Me, Myself and MRI

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Interactive technology can be used in many different ways to create pieces that respond to visitors. Take a look at the following examples.

Flock, KMA

Flock (by York based KMA) used motion sensors to detect people's movement across Trafalgar Square. The software then created virtual dancers to follow the persons movements and make it appear that they were dancing together.

Insyde, Airside

Insyde by creative agency Airside, was comissioned by the National Museums Liverpool for the Liverpool Biennial 2006. It was contained within a giant packing case that looked like one of the cases used to transport zoo animals. When the sensors detected that someone had entered the box, illuminated paw prints appeared on the floor. It was up to the viewer to decide whether to stand on them or not.

If you stepped on one, some creatures appeared on screen. As you moved they interact with you. Some danced, some sang and some fell over. The creatures seemed to get to know you as you spent more time in the installation.

Different layers of interactivity were present in this piece

  • Motion sensors trigger the appearance of the paw prints
  • Standing on the prints triggers the appearance of creatures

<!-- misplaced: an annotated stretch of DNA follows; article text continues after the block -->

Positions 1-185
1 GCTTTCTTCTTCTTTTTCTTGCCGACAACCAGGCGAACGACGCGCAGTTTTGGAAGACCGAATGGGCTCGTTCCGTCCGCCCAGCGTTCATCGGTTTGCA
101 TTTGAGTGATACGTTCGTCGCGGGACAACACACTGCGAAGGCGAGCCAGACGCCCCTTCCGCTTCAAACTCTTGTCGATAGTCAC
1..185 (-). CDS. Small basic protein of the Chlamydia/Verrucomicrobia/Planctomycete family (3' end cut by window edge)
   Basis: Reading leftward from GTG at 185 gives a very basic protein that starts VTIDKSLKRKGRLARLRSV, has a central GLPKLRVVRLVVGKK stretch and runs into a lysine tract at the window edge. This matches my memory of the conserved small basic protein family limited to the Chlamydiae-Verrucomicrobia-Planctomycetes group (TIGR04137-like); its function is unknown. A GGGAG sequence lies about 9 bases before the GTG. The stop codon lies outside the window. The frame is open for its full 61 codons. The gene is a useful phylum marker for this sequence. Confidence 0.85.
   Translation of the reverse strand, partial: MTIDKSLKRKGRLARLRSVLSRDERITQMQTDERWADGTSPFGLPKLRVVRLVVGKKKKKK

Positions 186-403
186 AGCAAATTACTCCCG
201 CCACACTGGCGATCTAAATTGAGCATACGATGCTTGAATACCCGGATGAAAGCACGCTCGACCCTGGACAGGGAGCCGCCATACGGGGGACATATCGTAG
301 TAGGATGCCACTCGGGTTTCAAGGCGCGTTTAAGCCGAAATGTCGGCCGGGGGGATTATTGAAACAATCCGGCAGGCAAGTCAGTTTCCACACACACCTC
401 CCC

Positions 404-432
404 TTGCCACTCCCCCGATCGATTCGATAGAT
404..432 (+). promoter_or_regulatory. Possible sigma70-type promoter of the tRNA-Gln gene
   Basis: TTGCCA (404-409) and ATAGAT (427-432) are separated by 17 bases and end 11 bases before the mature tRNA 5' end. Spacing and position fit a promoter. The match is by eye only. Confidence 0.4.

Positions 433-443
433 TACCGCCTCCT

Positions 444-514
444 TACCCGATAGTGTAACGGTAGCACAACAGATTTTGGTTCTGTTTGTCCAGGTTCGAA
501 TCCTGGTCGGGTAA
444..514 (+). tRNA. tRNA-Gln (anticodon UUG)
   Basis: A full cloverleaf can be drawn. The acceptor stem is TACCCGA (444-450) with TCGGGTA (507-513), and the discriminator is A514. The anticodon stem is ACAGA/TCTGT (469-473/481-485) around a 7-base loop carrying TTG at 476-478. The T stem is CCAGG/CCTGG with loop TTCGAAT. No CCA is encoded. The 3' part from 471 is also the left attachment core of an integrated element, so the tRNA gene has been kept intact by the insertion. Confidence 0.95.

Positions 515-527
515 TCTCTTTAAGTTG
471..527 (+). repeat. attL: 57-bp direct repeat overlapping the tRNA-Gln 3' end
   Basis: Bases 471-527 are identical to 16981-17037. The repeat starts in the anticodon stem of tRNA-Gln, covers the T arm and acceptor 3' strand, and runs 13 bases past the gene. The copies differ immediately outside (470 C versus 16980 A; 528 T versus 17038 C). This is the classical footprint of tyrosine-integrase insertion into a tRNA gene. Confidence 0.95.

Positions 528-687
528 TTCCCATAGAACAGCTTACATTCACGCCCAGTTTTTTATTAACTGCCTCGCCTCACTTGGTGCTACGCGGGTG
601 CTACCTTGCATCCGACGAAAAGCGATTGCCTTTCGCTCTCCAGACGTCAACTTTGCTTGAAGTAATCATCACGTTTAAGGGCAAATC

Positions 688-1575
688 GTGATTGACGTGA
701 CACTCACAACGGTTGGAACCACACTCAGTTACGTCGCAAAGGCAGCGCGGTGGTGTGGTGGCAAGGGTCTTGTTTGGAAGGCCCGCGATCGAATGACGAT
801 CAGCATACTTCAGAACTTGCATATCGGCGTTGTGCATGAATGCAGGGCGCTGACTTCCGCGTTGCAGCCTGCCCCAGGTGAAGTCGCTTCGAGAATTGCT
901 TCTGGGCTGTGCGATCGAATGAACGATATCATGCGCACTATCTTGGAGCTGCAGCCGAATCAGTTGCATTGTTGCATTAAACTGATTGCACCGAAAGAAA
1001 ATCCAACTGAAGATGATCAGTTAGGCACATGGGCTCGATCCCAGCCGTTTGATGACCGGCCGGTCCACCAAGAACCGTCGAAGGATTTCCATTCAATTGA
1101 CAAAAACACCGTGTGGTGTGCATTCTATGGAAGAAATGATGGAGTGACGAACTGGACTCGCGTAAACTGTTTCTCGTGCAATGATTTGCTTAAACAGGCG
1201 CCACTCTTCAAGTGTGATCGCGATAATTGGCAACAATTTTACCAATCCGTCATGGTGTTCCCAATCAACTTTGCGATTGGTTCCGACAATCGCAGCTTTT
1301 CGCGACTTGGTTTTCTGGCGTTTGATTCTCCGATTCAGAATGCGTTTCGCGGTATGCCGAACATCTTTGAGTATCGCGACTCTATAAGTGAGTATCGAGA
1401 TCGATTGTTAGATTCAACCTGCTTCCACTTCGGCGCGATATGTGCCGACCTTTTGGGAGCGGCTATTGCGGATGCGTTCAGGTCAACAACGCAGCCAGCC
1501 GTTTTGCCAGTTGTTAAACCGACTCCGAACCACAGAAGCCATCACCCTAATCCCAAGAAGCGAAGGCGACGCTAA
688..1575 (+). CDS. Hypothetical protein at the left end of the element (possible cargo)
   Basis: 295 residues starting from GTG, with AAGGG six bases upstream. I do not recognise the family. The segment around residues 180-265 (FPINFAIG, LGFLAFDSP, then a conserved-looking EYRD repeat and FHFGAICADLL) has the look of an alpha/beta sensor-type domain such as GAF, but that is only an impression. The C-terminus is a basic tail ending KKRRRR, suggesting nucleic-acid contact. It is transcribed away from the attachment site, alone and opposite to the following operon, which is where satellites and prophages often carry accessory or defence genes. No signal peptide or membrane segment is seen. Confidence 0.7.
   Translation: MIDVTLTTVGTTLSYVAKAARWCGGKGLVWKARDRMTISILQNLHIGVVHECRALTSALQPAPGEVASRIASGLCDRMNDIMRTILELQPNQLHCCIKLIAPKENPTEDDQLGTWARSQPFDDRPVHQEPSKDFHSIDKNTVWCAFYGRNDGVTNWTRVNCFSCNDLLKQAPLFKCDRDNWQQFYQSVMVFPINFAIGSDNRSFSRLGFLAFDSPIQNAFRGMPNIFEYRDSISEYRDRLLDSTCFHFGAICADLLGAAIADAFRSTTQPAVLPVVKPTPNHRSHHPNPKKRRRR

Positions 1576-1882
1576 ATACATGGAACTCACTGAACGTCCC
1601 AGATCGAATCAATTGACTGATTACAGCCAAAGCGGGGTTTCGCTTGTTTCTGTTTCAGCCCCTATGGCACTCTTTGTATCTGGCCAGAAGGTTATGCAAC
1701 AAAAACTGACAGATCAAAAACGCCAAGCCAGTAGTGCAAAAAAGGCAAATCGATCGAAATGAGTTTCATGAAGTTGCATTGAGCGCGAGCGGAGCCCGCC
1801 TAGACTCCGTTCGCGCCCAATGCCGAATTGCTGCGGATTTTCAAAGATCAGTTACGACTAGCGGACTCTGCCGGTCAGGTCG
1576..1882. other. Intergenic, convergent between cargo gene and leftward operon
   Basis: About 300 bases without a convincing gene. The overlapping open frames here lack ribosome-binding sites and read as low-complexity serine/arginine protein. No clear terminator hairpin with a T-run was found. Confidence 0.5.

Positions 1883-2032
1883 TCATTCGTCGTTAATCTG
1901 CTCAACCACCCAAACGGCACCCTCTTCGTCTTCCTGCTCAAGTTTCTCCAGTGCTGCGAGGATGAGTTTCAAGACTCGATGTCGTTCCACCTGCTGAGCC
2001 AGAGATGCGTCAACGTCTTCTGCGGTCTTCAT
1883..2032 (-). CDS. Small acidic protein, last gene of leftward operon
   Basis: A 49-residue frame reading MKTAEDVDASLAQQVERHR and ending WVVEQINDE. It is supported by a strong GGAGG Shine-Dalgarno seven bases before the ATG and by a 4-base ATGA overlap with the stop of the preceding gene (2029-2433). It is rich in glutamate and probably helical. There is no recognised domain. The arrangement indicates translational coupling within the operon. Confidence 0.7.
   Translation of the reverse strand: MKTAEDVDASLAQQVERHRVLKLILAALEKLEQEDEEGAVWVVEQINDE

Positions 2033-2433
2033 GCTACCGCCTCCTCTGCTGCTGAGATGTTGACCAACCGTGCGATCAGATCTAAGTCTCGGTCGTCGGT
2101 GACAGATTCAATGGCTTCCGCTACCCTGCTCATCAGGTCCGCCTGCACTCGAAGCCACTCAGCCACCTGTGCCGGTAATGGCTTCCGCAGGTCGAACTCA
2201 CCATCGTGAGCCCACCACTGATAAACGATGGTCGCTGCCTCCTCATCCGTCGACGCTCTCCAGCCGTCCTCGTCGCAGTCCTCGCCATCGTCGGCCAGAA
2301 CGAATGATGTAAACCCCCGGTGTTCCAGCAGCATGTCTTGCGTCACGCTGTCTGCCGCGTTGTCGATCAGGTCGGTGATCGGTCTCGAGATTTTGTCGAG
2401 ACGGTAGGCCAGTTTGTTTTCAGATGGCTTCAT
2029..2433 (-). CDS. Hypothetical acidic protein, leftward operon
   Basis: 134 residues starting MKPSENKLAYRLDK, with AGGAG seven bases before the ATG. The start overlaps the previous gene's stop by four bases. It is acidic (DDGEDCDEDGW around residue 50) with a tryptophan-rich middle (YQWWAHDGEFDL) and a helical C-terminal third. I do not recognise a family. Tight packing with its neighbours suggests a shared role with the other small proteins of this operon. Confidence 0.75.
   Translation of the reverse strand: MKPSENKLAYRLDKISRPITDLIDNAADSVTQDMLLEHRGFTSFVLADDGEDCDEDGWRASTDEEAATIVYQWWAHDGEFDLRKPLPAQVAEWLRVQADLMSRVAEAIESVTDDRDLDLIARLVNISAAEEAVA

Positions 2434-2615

• Movements trigger reactions from creature

Access, Marie Sester

'Access' by Marie Sester used motion sensors to detect people's prescence in the room. People watching the piece live on the internet then choose which audience member they'd like the sensor to follow. Peoples movements are tracked and they are followed by a spotlight and an audio beam (which means the sound follows you and can only be heard close to you).

What makes this installation different from the other two? Choice.

Audience members don't choose to participate. They can leave the space, but otherwise their involvement is controlled by others.

A Sense of Place, Geodesic Arts

Sense of Place was an interactive sound and light installation created by Geodesic Arts. The piece explored 2000 years of York's history and combined sound, light and projected images.

Appearing Rooms, Jeppe Hein

Installations don't just have to involve lighting, sound and video. Appearing Rooms, installed on the South Bank in London in 2008, creates walls of water for the public to interact with.

Next section: Interactivity in the exhibition